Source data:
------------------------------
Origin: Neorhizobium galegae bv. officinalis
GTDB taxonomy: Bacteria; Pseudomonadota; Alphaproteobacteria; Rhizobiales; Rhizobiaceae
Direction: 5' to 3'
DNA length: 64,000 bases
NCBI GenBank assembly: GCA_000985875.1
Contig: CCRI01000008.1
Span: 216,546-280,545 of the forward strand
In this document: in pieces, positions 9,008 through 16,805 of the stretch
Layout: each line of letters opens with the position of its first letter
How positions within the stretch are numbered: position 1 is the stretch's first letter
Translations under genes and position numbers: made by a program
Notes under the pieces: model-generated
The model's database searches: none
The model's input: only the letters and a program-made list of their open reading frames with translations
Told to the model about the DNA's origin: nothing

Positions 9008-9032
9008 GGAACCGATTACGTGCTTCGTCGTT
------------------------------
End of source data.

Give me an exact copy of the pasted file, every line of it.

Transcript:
Origin: Neorhizobium galegae bv. officinalis
GTDB taxonomy: Bacteria; Pseudomonadota; Alphaproteobacteria; Rhizobiales; Rhizobiaceae
Direction: 5' to 3'
DNA length: 64,000 bases
NCBI GenBank assembly: GCA_000985875.1
Contig: CCRI01000008.1
Span: 216,546-280,545 of the forward strand
In this document: in pieces, positions 9,008 through 16,805 of the stretch
Layout: each line of letters opens with the position of its first letter
How positions within the stretch are numbered: position 1 is the stretch's first letter
Translations under genes and position numbers: made by a program
Notes under the pieces: model-generated
The model's database searches: none
The model's input: only the letters and a program-made list of their open reading frames with translations
Told to the model about the DNA's origin: nothing

Positions 9008-9032
9008 GGAACCGATTACGTGCTTCGTCGTT